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NBA’s plan to get elite 18-year-olds in G League is curiously small

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Is this the beginning of the end of the age minimum? Or just a ploy for some good press?

2018 NBA Draft Photo by Mike Stobe/Getty Images

Back in 2005, in his quest to get 18-year-olds out of the NBA, commissioner David Stern used a hatchet.

In the course of high-pressure labor negotiations, Stern convinced the players’ union to agree to an age minimum that would prevent players from going straight from high school to the pros. The rationale given by the league was always weak, and the decade-plus history of the age minimum has proven that the cost of the rule is much greater than any perceptible benefit. But Stern had leverage, and he pushed the rule through. It took effect immediately: it was adopted in June 2005, and went into effect for the 2006 NBA Draft. Elite rising seniors who’d intended to jump to the pros in 2006 instead had to scramble to find the right college program.

The NBA clearly didn’t fully appreciate the massive impacts the hasty adoption of the age minimum would have. The one-and-done era totally changed college basketball, and the NBA offered no infrastructure to give top prospects a real alternative path to the league. Corrupt agents, crooked recruiting, unmarked envelopes of cash, and bagmen existed before the age minimum. But the NBA’s rule forced kids into that system and injected all those malfeasant elements with extra power, culminating in the massive FBI investigation into college basketball corruption now roiling the sport.

None of that entered the calculus for Stern’s NBA in 2005, or if it did, it didn’t matter. Stern, as he was so often critiqued for doing and at the behest of the NBA’s franchise owners, bulldozed through regardless of consequences.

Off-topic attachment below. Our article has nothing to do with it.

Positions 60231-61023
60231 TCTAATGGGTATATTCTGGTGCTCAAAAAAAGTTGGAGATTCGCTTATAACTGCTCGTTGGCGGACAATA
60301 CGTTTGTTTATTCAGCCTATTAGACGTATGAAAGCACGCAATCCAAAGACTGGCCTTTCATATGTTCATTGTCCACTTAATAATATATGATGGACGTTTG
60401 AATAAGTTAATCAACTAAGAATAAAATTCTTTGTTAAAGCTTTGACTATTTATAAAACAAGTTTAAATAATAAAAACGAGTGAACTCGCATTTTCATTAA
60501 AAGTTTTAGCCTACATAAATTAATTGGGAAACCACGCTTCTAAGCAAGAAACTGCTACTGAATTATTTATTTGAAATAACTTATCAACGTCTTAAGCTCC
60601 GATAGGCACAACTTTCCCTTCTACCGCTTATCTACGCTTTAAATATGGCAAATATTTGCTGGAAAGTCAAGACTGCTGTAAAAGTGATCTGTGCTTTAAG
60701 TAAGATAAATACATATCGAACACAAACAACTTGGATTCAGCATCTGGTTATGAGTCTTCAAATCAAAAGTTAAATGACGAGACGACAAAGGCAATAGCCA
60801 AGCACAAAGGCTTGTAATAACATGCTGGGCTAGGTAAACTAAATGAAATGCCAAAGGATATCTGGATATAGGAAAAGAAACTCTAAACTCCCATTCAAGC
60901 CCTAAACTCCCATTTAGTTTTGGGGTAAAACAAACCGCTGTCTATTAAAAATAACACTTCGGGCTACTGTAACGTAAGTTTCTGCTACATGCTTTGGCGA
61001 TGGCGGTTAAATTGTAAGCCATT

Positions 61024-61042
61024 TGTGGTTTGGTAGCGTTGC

Thirteen years later, Stern’s successor Adam Silver is cleaning up the remnants. But where Stern used a hatchet to change the system as it existed, Silver is using tweezers.

On Thursday, the NBA G League announced it would begin offering something called select contracts to elite 18-year-olds ineligible for the NBA Draft. These contracts would pay $125,000 — about four times the normal G League salary, or one-third the maximum salary for players on two-way G League/NBA contracts — and include off-court development programs.

The NBA already allowed 18-year-olds into the G League. Virtually no one took them up on the offer. This plan just adds some preferential treatment to a subset of prospects in an attempt to poach some top players from college programs. It goes into effect in 2019-20 — players who are now rising high school seniors will be eligible.

It’s a fairly minor tweak all told that will likely only draw a small handful of players, if even that, as Ricky O’Donnell argued Thursday. In addition to that, the NBA plans to — well, it says it plans to — abolish the age minimum in a few years, possibly tied to the next labor agreement. (The league and players’ union have talked about changing the rule in each of the last two labor negotiations, but it always gets pushed to the side in the end.)

If the age minimum actually disappears in 2023, this select contract business will only be in place a couple of years. You can look at that two ways.

If you give the NBA the benefit the doubt, you could argue that the league is subsidizing a temporary alternative path to help prospects escape the college basketball scandal maelstrom until it can provide a permanent solution through a new labor deal.

The cynical view is that the NBA is slow-walking a minimalist, useless approach to get a little good press after setting the whole place on fire 13 years ago.

The truth is likely somewhere in the middle. After the FBI investigation hit and Condoleezza Rice’s commission called for the end of the age minimum, Silver seemed to become more strident in talking about unwinding Stern’s folly and concerned about what the NBA has wrought. And to some extent, Silver’s hands may be tied outside of collective bargaining. (I suspect the players’ union would be willing to negotiate the matter now. Silver’s bosses may be less eager.)

But Silver helped run labor negotiations in 2011 and was fully in charge of the league in 2015 and 2016. He allowed this issue — in obvious need of addressing for a decade now — to fester. If now all that he has latitude to do is half-measures, that’s partly his fault.

There’s no question that the explosion of preps-to-pros prospects between 1995 and 2005 had impacts on the NBA. In reaction to that boom, David Stern destroyed the burgeoning the elite prospect pipeline and vastly changed college basketball with a stroke of a pen. That puts Silver’s minor tweaks here in 2018 in stark relief.

If nothing else, it sure paints an inglorious picture of what the NBA has wrought and what little it’s willing to do fix it.